They suggest that the easiest way to catch an audience is to play on their basic instincts. However, it requires immense control of the pen to hold Erotica interesting throughout an elongated book. There are bound to be stretch marks! One has to accept, though, that E L James has endeavored to take a potent route and delivered with gusto through Fifty Shades of Grey.
The plot is simple; about an undergraduate (Ana Steele) being tapered into submission by a millionaire (Christian Grey); how she begins to fall into the plot; and how her hormonal changes connect with her relations with her best friend (Katherine Kavanagh). The storyline revolves around a bizarre sexual contract that Ana needs to stick to; fringing on the popsicle-territory of BDSM. In between, there are pricey gifts; email communication and that is where James shows his immaculate magnetic writing skills.
Yes, this domain has been intruded and with stark precision before. An analogy can be drawn between the tortured Bill Buffalo and how he turns demonic on busty girls to feed his ego in Silence of the Lambs. Also, in the same book, it was enterprising to discern how Hannibal Lectern laser-scans Clarice Starling’s fears and prejudices through poignant questions and shows her the way out of fear.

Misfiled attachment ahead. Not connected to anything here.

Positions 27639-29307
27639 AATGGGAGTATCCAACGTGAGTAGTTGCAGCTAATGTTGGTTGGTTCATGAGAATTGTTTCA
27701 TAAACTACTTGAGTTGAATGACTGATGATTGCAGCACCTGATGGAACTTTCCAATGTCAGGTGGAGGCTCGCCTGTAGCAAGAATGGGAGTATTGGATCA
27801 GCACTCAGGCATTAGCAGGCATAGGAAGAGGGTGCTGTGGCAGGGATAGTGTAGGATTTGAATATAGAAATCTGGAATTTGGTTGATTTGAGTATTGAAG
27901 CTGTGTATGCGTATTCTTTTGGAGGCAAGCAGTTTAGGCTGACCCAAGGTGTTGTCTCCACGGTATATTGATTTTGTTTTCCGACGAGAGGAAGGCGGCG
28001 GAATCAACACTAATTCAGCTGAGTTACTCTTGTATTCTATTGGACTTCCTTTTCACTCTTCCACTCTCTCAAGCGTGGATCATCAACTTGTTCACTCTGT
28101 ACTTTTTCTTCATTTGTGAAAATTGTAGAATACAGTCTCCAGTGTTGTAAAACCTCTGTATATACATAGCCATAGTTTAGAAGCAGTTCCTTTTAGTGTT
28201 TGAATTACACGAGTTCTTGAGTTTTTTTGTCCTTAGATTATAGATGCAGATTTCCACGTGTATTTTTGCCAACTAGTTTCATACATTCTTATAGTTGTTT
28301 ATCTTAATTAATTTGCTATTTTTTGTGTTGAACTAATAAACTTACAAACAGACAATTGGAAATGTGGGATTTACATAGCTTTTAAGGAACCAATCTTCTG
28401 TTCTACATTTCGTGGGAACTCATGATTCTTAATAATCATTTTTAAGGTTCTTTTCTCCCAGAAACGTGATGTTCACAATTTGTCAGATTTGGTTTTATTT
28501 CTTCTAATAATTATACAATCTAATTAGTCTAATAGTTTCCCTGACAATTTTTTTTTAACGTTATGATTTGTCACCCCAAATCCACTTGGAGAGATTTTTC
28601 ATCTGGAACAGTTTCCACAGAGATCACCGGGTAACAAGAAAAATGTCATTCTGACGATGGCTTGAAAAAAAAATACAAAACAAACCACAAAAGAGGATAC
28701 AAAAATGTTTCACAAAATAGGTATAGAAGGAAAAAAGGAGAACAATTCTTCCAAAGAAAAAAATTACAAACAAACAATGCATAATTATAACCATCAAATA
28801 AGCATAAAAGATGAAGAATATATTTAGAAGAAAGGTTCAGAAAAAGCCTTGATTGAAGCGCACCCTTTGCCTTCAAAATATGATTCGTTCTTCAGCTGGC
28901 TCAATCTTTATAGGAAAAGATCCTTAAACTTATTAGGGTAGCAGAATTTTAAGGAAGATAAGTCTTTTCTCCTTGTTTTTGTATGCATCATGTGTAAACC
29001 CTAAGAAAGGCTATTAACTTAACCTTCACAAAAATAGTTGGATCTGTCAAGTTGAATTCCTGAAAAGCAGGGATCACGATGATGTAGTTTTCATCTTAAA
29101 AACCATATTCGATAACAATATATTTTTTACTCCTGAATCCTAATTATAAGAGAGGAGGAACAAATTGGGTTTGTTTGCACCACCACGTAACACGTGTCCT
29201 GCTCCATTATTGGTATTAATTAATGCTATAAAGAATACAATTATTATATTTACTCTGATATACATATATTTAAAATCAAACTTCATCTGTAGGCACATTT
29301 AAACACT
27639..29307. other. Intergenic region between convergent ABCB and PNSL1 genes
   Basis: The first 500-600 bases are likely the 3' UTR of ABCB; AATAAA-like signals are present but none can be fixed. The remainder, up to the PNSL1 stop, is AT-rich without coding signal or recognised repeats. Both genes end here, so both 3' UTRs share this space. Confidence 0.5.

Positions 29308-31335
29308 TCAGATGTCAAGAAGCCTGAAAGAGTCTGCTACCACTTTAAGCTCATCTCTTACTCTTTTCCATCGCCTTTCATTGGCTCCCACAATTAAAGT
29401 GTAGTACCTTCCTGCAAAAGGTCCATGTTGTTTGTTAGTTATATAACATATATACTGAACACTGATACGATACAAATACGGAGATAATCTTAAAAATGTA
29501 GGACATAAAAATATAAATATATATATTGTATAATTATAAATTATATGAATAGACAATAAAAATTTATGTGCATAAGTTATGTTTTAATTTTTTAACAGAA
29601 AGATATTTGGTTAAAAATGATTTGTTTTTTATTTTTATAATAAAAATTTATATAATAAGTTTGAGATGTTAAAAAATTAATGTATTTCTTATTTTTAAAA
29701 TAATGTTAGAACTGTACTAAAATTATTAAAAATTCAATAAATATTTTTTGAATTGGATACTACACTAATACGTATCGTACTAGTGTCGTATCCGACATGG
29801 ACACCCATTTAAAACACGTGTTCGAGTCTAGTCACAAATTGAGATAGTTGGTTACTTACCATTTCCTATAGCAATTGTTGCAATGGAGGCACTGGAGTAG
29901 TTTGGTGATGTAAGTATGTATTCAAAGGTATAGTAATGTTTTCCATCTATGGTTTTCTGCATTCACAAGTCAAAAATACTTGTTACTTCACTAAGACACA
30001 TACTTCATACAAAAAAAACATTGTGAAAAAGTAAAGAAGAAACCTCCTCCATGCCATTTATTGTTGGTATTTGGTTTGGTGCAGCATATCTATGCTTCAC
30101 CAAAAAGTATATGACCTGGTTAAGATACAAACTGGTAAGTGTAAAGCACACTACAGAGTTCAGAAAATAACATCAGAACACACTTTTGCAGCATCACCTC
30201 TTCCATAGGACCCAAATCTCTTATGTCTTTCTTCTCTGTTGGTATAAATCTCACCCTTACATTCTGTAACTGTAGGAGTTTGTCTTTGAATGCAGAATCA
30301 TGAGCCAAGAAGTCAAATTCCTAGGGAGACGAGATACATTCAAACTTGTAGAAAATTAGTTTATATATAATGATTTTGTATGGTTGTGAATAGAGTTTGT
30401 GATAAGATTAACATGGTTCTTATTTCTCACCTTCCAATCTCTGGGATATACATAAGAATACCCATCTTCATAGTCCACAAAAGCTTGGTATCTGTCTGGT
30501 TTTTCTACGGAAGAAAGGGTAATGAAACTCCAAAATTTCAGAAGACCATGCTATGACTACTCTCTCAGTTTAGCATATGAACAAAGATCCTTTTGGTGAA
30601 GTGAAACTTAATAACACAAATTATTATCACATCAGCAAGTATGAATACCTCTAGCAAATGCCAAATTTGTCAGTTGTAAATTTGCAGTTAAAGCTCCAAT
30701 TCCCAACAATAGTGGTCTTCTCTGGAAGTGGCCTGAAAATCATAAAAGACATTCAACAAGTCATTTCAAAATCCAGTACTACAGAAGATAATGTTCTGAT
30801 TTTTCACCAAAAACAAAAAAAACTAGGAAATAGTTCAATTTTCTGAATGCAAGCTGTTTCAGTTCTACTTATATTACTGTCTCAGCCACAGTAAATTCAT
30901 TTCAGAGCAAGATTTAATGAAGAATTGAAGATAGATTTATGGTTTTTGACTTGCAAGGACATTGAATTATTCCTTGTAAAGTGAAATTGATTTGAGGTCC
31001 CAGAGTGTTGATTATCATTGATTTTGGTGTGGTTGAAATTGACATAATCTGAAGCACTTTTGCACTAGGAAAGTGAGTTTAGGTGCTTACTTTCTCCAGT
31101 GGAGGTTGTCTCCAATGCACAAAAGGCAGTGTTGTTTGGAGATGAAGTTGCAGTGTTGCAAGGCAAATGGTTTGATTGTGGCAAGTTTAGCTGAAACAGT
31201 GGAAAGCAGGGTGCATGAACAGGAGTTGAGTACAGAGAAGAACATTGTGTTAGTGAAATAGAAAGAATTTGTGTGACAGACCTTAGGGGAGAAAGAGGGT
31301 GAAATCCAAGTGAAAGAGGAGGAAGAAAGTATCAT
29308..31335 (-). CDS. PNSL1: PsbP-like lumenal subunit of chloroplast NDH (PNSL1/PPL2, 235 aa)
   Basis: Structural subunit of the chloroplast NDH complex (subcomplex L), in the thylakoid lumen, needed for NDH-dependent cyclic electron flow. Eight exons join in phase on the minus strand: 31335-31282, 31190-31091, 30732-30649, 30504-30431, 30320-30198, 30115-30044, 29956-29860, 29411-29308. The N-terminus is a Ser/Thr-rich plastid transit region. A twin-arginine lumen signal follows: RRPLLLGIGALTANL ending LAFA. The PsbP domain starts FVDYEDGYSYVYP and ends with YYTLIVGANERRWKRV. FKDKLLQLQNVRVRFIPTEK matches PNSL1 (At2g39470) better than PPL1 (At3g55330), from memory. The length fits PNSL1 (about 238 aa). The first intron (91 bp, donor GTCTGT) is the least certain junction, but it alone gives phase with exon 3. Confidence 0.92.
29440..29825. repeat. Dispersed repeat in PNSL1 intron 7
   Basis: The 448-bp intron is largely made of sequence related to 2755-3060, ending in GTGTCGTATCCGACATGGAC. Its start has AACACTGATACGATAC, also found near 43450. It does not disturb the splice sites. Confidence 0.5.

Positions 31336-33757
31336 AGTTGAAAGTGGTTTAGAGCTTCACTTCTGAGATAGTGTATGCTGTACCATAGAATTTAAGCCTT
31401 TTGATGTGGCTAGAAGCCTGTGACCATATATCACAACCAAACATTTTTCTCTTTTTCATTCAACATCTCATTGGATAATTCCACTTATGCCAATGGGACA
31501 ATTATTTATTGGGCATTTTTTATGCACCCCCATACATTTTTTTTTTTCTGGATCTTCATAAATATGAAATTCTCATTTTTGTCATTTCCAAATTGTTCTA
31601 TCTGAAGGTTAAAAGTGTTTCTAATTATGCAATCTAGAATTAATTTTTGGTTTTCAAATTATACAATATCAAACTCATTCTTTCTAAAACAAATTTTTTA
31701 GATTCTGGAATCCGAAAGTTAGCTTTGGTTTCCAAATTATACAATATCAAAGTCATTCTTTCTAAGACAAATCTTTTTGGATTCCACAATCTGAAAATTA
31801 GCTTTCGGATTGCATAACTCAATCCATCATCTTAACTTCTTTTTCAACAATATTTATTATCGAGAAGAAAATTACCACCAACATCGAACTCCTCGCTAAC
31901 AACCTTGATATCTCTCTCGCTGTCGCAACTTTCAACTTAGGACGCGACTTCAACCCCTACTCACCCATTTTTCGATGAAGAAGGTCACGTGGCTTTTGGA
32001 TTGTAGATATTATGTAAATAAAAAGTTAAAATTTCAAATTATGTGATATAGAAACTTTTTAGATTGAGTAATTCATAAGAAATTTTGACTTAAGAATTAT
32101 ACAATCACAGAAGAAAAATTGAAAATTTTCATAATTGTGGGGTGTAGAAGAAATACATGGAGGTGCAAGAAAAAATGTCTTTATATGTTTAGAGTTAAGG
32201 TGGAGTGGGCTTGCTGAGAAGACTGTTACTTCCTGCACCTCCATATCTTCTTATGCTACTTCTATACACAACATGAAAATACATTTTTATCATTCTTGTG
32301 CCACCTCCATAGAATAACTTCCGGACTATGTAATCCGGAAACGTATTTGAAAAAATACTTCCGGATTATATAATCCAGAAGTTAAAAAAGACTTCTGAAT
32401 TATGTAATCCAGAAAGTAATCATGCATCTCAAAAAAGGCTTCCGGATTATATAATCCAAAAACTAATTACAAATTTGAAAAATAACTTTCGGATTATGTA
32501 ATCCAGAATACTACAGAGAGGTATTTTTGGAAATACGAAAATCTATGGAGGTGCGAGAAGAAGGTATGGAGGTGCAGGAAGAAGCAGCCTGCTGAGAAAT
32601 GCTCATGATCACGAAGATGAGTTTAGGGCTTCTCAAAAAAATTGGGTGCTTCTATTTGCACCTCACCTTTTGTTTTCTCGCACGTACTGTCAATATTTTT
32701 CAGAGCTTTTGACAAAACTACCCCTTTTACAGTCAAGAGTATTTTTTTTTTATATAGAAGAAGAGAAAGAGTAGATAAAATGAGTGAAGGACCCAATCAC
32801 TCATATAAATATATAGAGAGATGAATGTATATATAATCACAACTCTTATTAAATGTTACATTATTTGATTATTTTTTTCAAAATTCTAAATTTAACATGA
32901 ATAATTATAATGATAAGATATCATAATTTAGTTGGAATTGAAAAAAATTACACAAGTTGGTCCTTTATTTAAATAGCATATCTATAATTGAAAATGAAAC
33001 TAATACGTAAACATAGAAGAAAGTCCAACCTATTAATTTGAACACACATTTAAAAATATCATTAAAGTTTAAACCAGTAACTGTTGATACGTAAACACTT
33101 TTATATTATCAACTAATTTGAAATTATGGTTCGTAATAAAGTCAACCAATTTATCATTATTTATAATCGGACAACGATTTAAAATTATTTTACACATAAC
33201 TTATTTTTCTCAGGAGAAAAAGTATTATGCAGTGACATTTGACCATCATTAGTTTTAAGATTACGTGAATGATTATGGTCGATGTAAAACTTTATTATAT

Here, Christian Grey has some supposed qualms from his childhood and takes it out on adolescents by being dominant. We stare at a grossly rich fellow who loves to stick to antiquarian measures to torture girls and yet he keeps her savvy with laptop and Audi. The whole environment is of such a crushing confusion that the naïve Ana, definitely not as surefooted as her friend Katherine, is bound to be intimidated.
There is distinct pleasure in being ruled by a powerful authority; it generates more pangs than dominating a weakling. Ana is bought over by the clinical surety with which Christian proceeds; stepping at bars, keeping her away from embarrassment and even spanking her into propriety. At the near-end, Ana even asks to be punished so that she can fully understand the nuance of this dominant game. However, it ends positively for puritans, as Ana leaves Christian to live with Katherine.
The reason behind the book’ popularity is the way it scratches on the bubbling hormonal fears and excitements that the new generation engenders. You want to get off the park and yet you wish to play the games as well. This Catch-22 situation is James’ biggest victory, as Fifty Shades of Grey spills into its sequel.